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How to take good seminars?

 

Outline of a typical presentationThe first slide has the title, the date of the paper and/or the talk, and your affiliation. If you have a co-author, this is the time to make that clear.
Try to provide a perspective (a puzzle, an empirical regularity, an historical example, a casual observation, a curious gap in the literature, etc.) that you can use as a "hook" to get your audience's attention.

Give an outline of the presentation.It's not necessary to read from the slide each of the steps of your talk (e.g., literature review, model, data, results, conclusion)--most of those present in the audience can read very well without your help. However, if you want to emphasize a particular part of your talk (e.g.. "I really want to get to the results so I'll skip quickly over the model during my talk. For those interested, the details are contained in my paper anyhow"), point this out right away.

Don't spend too much time on the literature review.The point of the review is to put your paper in perspective. Avoid getting into a long argument about whether you've cited the right group of papers or whether you have misrepresented a literature. You want to talk about your own work, not someone else's.

Present your main contributions right away. It's extremely important that you emphasize your contribution and distinguish what you've done that adds to the literature. You may want to repeat your list of contributions at the end of the talk, but don't try to keep the audience in suspense! Let them know your contribution immediately. This helps the audience focus on how to assess your paper and means that even those in the audience who leave early will have a good idea of what you want them to take away from your talk.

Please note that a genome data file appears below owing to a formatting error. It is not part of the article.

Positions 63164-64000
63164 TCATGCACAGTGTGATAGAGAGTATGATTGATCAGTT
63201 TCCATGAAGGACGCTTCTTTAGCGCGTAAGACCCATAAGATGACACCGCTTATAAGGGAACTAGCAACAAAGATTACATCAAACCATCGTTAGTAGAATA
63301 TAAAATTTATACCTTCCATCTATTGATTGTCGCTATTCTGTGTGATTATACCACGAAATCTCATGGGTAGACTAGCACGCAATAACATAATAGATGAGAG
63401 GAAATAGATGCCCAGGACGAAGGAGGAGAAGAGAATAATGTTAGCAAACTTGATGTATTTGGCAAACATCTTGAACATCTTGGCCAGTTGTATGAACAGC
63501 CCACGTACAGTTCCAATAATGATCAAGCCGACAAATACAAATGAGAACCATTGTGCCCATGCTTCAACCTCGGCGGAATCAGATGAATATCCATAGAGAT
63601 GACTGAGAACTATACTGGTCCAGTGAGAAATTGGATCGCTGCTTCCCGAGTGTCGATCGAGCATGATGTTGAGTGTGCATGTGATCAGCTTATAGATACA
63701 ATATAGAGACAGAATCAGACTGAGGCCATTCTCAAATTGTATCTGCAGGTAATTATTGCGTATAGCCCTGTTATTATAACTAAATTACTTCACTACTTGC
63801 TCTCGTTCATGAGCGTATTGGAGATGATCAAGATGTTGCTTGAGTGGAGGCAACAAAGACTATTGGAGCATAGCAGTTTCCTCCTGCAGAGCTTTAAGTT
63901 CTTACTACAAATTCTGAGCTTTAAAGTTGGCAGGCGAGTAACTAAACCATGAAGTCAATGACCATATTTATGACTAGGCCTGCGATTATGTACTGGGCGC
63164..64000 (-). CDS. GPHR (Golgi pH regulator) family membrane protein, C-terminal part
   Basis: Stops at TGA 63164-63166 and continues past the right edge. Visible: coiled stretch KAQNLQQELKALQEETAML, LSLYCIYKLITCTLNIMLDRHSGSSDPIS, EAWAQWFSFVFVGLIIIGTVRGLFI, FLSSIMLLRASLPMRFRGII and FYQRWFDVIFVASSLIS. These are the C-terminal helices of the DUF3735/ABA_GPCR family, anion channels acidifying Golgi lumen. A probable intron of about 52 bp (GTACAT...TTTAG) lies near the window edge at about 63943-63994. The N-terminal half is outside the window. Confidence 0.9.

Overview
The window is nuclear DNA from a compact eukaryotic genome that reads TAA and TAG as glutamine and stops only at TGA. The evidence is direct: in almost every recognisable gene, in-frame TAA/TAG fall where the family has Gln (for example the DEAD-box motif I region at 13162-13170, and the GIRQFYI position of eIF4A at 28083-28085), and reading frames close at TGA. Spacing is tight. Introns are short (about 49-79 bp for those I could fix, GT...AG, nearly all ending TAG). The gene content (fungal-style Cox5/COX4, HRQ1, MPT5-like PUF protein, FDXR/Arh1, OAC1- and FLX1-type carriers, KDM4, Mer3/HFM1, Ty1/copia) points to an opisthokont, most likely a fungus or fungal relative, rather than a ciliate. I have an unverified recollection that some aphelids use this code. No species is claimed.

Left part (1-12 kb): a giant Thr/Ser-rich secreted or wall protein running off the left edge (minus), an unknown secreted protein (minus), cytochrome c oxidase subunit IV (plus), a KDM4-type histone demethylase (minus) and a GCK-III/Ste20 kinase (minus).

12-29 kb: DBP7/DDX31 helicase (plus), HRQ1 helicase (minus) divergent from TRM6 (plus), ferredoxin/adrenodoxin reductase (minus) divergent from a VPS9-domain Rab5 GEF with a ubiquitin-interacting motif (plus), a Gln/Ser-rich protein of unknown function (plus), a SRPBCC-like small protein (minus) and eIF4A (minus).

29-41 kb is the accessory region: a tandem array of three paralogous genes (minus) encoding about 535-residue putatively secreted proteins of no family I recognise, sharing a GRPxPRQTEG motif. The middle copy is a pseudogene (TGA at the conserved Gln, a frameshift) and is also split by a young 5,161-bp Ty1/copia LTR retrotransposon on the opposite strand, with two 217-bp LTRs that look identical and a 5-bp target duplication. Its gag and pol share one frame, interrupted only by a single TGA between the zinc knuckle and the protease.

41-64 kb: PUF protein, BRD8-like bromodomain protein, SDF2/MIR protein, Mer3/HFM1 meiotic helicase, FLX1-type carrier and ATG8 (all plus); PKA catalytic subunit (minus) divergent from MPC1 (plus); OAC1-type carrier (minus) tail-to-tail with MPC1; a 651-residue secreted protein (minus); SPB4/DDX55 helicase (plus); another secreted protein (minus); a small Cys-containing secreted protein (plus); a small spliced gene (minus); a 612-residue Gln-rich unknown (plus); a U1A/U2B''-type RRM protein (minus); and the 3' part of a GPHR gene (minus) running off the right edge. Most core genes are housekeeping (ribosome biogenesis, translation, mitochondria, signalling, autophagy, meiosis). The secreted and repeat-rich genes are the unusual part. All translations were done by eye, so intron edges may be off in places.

If you have a model in your paper that is involved and difficult to follow, try to present a stripped down version in the presentation that you can use to develop the intuition for the main findings. Then you can say that in the paper you show that the intuition extends to a richer setting.

If you put up a slide with an equation, make sure that you read through it so that the audience can follow the notation that you are using. If it's not standard (e.g., "F is a production function with inputs of capital and labour") try to give an economic interpretation of the equation.

If you put up a graph, make sure that it's clear what's on the two axes and that you describe what the graph demonstrates.

If you put up a table, make sure that you take one entry and explain clearly what it means in detail and then briefly indicate how to read the remaining entries.

You should have some planned 'slack' in your talk. That is material that you don't plan to cover but that you can include if for some reason you receive fewer or briefer questions than usual. Also, there may be parts of the talk where you anticipate that some audiences will want additional clarification and/or detail. Have it ready, but don't plan to use it unless it comes up in the talk.

Always keep your eye on the time remaining. If you start to fall behind in your planned pace you should try to adjust your talk by eliminating the least important remaining parts of your talk. Always aim to finish a few minutes early.

End with your conclusion slide. If you have started or plan to begin related research, mention it. Then prepare to kick back and think beyond your paper if that's what the audience wants.

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